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I was surprised to find out that it is possible to allocate an varying-length array on the stack in C++ (such as int array[i];). It seems to work fine on both clang and gcc (on OS/X) but MSVC 2012 don't allow it.

What is this language feature called? And is it an official C++ language feature? If yes, which version of C++?

Full example:

#include <iostream>

using namespace std;

int sum(int *array, int length){
    int s = 0;
    for (int i=0;i<length;i++){
        s+= array[i];
    return s;

int func(int i){
    int array[i]; // <-- This is the feature that I'm talking about
    for (int j=0;j<i;j++){
        array[j] = j;

    return sum(array, i);


int main(int argc, const char * argv[])
    cout << "Func 1 "<<func(1)<<endl;
    cout << "Func 2 "<<func(2)<<endl;
    cout << "Func 3 "<<func(3)<<endl;

    return 0;
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marked as duplicate by billz, Eitan T, Blastfurnace, balki, Rapptz Aug 3 '13 at 20:45

This question has been asked before and already has an answer. If those answers do not fully address your question, please ask a new question.

By the current standard, this is not allowed. It is a compiler extension called variable length arrays. With suitable compilation flags, your code would fail to compile. –  juanchopanza Jul 31 '13 at 11:56
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4 Answers 4

up vote 3 down vote accepted

You're looking at GCC's variable length arrays. That's a GNU extension and is not standard C++.

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Well answered.. –  John Dibling Jul 31 '13 at 12:00
I think it is proper adding that this should not be used since it will not compile by other compilers. –  Alexandru Barbarosie Jul 31 '13 at 12:05
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This feature is called Variable Length Arrays or VLAs.

It's part of C99 standard (and also C11) but is not supported by C++11. However, as you see some compilers accept it as an extension.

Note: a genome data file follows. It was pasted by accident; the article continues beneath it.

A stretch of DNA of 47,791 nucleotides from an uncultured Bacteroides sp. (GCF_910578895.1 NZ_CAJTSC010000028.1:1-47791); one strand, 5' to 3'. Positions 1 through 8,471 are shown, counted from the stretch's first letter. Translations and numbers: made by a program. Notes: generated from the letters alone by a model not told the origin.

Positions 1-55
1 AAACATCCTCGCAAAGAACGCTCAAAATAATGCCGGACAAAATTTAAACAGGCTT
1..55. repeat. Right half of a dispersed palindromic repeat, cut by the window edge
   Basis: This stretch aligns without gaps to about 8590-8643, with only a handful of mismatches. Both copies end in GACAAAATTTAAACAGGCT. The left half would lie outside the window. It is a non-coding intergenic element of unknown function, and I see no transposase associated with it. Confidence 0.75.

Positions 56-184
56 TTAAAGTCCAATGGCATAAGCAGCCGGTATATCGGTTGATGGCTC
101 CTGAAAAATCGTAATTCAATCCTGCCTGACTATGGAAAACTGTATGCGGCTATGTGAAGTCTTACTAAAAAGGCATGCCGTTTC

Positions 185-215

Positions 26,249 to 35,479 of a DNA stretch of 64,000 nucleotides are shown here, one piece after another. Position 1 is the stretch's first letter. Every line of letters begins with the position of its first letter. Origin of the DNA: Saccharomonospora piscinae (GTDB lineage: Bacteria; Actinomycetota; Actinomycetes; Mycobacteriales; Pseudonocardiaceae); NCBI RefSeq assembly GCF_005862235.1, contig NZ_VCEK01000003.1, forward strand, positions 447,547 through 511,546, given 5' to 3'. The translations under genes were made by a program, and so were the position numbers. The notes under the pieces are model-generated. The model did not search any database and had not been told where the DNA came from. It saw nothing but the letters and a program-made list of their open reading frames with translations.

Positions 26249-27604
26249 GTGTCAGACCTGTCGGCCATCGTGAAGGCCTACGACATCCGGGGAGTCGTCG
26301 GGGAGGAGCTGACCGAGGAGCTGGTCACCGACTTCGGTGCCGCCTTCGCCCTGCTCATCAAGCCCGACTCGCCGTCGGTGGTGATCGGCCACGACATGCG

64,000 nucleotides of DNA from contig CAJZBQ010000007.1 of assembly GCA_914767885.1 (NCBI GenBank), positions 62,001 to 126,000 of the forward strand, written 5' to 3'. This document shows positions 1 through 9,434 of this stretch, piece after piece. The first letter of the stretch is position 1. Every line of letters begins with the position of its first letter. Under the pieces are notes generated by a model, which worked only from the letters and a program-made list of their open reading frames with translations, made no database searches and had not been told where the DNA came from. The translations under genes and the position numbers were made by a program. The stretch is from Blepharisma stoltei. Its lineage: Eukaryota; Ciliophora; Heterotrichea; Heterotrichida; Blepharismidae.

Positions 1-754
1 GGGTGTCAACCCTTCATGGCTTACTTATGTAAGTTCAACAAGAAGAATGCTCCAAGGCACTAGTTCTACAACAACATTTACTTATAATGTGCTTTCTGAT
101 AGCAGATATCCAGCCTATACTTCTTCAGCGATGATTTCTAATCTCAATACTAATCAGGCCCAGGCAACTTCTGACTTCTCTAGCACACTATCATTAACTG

Finally, a similar feature (but not exactly the same as C99's VLAs) was approved at the C++ committee meeting in Bristol (April 2013) and is in the current draft of C++14.

Two main differences between C99's VLAs and C++14's are illustrated below:

void f(std::size_t n) {
    int a[n];
    unsigned int x = sizeof(a);
    // ...
    int matrix m[n][n];

In C99, the expression sizeof(a) is evaluated at runtime. In C++14 this is illegal. In addition, multidimensional VLAs are not supported by C++14.

For more information on C99's VLAs see this DrDobb's article.

For more information on C++14's runtime-sized arrays see N3639, the paper that was approved in Bristol.

Update: In the Chigago meeting, the committee decided to remove this feature from C++14 and instead put it in a separate document, a Technical Specification (TS) on array Extendions (TS). In addition, the TS also includes the template class dynarray which is somewhat related to arrays of runtime bounds.

The main reason it was dropped from C++14 is that the committee wants to get feedback from implementation and user experience before standardizing these features.

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This is a gcc extension and it seems like clang supports this in limited cases it is not standard C++ although it is valid c99. In gcc and clang you can use the -pedantic flag it will give you a warning like this in gcc:

warning: ISO C++ forbids variable length array ‘array’ [-Wvla]

and like this in clang:

warning: variable length arrays are a C99 feature [-Wvla-extension]
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You could use constexpr (C++11) as a workaround in some situations:

constexpr int getArraySize (int factor) {
    return 2 * factor + 1;

int my_array[getArraySize(3)];

Actually in C++14, this limitation shouldn't be there any more: http://isocpp.org/blog/2013/04/n3639-runtime-sized-arrays-with-automatic-storage-duration

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